What does all this tell us? That it may be the case that the new tactical plan had some decent success in certain areas, and that when the “surge” ends things will revert back to the way they had been before. Since the “surge” is definitely going to end at some point, its main accomplishment will have been to halt the worsening of the situation and buy time for the political track. As we all know, however, the political track is all but hopeless. Why, then, do optimistic war supporters continue to give the public false hope? We should give Gerson this much–at least he didn’t say we had turned a corner!
Update: Prof. Cole makes all the necessary points on this subject.
Fukuyama actually makes some sense about Russia:
What the West needs to do is watch Russia’s actual behavior, and not project onto it the West’s own hopes and fears as occurred over the past fifteen years. Many Westerners are angry with Putin and the Russia he is creating in part because they are jilted lovers: they hoped in the 1990s that the country would transition in short order to a full-fledged liberal democracy, and when it didn’t, they felt cheated. But the fact that a fully democratic Russia did not emerge does not means that a fully authoritarian Russia is now inevitable. Russia’s future will not be inevitably shaped by its past, but by the decisions that contemporary Russians will make, and the opportunities that the international environment provides them to make the right choices.
John Warner’s recent relatively outspoken stances on Iraq are evidently not the result of worries about his chances for re-election next year, as he has announced that he will not be running. As John Judis has noted, Virginia is a vulnerable seat for the GOP with a Warner retirement, and it is also a state that has lately been trending Democratic in federal elections. The Dems could quite plausibly wind up with 56 or 57 votes in the Senate come 2009 (including Sanders and Lieberman), sending the Republicans back to pre-1994 numbers in the Senate. In a full rout for the GOP (which would involve highly unlikely losses in Texas and Alaska), they could be reduced to 40 Senators, which would be the fewest members since the 95th Congress. My early guess (and that’s all) is that Collins and Smith hang on, but Coleman loses along with the GOP nominees in Colorado and Virginia.
And the fact is that the neocon crowd that took far too easily the helm of the foreign policy establishment away from the realist and liberal internationalist players in this game are almost entirely responsible for the dramatic erosion of America’s national security portfolio. ~Steve Clemons
Well, with the exception of rare figures such as Mr. Clemons himself, “the realist and liberal internationalist players in this game” allowed the neocons to take the helm or did very, very little to stop them from taking the helm, because at the time that the neocons were taking the helm in 2002 and 2003 “the realist and liberal internationalist players in this game” were largely on board with the general goals of the neocons with respect to the “war on terror” and Iraq policy specifically. Certainly, concerning Iraq there were differences over methods, timing and process, which is why “the realist and liberal internationalist players in this game” lost control, because they had no fundamental and essential objections to what the neocons were proposing to do. On Iran policy, where are “the realist and liberal internationalist players in this game” right now? What are they doing to thwart an escalation of conflict with the Iranians? Which presidential candidates (besides, naturally, Ron Paul) are challening the neocon line on Iran? As of right now, none of the major candidates is firmly opposed to military action against Iran. How did the neocons begin dictating the terms of the debate? It was easy–almost everyone (with honourable exceptions such as Mr. Clemons) in the foreign policy establishment already accepted most of what the neocons were saying, or remained silent if they did not accept it.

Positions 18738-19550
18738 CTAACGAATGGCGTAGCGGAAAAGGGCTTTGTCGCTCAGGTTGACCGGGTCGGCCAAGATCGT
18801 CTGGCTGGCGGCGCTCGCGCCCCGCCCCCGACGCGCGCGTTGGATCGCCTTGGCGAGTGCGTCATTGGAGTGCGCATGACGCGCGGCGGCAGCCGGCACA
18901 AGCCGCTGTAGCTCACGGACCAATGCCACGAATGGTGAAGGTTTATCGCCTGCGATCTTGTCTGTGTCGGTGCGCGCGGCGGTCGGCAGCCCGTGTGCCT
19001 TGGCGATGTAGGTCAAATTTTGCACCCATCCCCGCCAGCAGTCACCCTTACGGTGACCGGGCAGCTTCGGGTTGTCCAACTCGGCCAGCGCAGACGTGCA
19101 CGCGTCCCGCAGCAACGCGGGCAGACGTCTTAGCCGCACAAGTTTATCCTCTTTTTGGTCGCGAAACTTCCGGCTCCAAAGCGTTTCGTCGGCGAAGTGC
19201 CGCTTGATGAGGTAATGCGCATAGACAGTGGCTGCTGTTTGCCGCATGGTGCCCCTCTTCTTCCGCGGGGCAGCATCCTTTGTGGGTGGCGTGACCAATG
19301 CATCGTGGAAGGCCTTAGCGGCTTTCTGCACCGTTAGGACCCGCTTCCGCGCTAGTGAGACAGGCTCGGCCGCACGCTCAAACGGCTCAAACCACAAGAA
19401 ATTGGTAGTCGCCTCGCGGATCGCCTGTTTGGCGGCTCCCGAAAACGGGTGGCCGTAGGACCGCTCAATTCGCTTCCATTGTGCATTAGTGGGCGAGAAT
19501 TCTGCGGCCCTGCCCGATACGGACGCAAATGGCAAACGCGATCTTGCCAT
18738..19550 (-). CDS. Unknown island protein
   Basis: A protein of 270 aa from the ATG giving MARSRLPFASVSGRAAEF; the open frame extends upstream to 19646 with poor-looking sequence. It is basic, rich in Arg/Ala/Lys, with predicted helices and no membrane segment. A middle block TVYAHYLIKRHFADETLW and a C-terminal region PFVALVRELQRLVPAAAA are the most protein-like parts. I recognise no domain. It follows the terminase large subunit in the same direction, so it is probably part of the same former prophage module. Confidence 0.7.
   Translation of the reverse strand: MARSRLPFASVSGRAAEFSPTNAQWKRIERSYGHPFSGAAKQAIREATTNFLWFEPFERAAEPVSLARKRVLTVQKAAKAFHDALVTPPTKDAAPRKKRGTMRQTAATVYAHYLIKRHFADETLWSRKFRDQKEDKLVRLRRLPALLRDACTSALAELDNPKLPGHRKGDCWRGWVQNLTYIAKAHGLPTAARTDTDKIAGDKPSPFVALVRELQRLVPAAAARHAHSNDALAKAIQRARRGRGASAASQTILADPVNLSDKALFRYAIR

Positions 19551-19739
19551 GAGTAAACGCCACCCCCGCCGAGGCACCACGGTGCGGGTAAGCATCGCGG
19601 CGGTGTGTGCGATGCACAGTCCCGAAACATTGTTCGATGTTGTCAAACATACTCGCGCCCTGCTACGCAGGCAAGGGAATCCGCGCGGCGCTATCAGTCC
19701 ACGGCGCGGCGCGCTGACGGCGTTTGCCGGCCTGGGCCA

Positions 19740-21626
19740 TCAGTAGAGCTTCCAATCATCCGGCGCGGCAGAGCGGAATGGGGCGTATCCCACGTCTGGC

As the neocons have overreached again and again, there has been some resistance to executive usurpation, policies of detention and torture and the like. However, I fear that as long as most of “the realist and liberal internationalist players in this game” accept so many of the same assumptions about America’s role in the world and approve of so many of the same means to reinforce American hegemony, there will never be a time when the neocons–or people just like them–will have been “purged from the American soul.” When this particular group passes from the scene, we will find ourselves set upon by another and yet another group of hegemonists, because “the realist and liberal internationalist players in this game” are evidently unwilling to change very much about the way the United States government conducts foreign policy.
As someone who was a fairly early critic of Maliki, I have to say that I have never had any confidence in his government as an effective U.S. ally, much less as a reliable quisling government. Even so, I have to acknowledge that Maliki was never going to achieve the things that Washington expected him to achieve, because the interests of his government and ours never really coincided. What was the incentive for an old Shi’ite fundamentalist Da’wa hand to engage in “political reconciliation”? Exploiting sectarian differences and maximising majoritarian power naturally serve the particular interests of Maliki’s own party and his coalition far better. This is not, however, something that derives from Maliki’s own flaws. If not Maliki, Iraq would have someone from the Terrorist Group Formerly Known As SCIRI or another Da’wa politician, which means that any future ministry would be just as sectarian and “beholden to religious and sectarian leaders,” if not more. As Prof. Cole confirms, a SIIC (formerly SCIRI) prime minister would be even more closely tied to Tehran and even more under Tehran’s control, since his party is still quite clearly an Iranian proxy as it has been for decades.